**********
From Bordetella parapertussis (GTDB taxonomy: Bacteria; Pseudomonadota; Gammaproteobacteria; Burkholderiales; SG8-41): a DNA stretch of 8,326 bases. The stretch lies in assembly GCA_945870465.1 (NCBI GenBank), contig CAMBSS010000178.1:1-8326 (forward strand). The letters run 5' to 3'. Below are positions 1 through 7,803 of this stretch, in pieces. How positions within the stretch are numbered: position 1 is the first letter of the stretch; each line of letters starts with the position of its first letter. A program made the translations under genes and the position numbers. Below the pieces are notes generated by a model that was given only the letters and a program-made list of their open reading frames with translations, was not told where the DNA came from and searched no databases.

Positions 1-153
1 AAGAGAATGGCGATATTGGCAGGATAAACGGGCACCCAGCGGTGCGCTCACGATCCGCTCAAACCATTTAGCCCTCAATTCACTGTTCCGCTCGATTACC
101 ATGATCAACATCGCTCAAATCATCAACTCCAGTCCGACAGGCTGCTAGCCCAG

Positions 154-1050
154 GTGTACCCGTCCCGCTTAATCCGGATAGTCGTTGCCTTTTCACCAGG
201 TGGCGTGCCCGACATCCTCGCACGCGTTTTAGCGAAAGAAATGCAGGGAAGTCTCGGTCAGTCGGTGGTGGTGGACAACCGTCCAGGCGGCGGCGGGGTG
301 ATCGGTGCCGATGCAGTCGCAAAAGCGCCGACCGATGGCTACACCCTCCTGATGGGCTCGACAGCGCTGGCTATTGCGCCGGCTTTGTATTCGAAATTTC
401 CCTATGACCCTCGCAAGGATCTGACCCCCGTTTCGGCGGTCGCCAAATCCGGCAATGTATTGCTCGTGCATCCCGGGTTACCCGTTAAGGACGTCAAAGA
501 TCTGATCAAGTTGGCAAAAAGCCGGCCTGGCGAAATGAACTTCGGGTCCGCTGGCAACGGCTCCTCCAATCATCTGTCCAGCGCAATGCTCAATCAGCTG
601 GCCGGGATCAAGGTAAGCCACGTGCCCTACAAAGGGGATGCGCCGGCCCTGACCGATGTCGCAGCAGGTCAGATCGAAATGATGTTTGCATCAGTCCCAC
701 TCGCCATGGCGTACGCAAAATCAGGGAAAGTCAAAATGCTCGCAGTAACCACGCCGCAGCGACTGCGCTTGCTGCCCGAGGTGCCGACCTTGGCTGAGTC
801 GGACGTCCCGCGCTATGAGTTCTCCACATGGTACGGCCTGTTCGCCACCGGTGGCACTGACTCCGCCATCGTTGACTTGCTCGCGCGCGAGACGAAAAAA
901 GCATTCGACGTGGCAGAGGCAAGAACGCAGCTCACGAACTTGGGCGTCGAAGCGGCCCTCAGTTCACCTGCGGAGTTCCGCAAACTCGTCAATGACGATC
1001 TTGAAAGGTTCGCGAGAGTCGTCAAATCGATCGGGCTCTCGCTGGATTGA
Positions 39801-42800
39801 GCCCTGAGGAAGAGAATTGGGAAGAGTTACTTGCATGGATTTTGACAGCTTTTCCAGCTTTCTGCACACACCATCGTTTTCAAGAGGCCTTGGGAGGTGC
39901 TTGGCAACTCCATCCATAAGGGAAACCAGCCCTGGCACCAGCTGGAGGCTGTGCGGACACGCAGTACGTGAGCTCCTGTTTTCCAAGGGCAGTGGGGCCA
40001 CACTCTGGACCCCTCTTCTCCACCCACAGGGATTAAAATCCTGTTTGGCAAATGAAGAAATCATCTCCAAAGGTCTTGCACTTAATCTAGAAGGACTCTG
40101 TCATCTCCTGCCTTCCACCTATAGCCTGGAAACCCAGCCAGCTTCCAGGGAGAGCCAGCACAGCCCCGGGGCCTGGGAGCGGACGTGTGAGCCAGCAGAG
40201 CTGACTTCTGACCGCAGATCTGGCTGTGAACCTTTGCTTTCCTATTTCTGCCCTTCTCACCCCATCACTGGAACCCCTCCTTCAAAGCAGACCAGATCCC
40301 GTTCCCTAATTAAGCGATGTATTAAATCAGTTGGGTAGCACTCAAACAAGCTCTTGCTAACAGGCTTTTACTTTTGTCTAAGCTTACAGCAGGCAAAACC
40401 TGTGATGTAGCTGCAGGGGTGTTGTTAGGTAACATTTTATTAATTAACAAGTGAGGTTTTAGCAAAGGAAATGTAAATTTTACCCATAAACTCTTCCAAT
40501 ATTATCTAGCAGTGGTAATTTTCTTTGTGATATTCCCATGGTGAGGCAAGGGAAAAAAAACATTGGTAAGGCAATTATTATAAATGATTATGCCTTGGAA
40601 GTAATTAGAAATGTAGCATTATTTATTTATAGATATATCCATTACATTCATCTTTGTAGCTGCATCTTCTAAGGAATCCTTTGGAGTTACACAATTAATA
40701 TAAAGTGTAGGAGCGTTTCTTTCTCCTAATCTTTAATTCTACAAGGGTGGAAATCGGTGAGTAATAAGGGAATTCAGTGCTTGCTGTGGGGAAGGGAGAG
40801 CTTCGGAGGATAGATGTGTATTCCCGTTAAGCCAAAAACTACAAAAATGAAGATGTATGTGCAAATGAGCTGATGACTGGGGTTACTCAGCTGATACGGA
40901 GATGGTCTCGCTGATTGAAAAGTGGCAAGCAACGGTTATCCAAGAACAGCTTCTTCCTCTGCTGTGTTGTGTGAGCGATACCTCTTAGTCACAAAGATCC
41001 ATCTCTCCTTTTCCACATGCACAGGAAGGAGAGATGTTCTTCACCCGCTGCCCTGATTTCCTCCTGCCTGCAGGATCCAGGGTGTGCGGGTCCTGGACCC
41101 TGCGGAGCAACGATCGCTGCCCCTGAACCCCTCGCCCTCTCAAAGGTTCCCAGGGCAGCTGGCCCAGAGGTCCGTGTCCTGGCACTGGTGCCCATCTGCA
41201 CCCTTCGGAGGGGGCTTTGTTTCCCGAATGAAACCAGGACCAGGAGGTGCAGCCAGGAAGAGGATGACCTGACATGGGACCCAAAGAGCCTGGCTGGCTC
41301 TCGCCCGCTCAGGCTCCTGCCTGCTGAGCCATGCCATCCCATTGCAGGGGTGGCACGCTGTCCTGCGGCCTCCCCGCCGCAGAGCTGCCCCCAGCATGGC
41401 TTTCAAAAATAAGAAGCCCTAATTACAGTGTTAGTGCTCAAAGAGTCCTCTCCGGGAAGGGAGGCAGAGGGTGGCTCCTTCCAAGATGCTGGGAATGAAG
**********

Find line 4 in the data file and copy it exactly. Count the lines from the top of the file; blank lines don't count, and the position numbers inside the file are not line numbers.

101 ATGATCAACATCGCTCAAATCATCAACTCCAGTCCGACAGGCTGCTAGCCCAG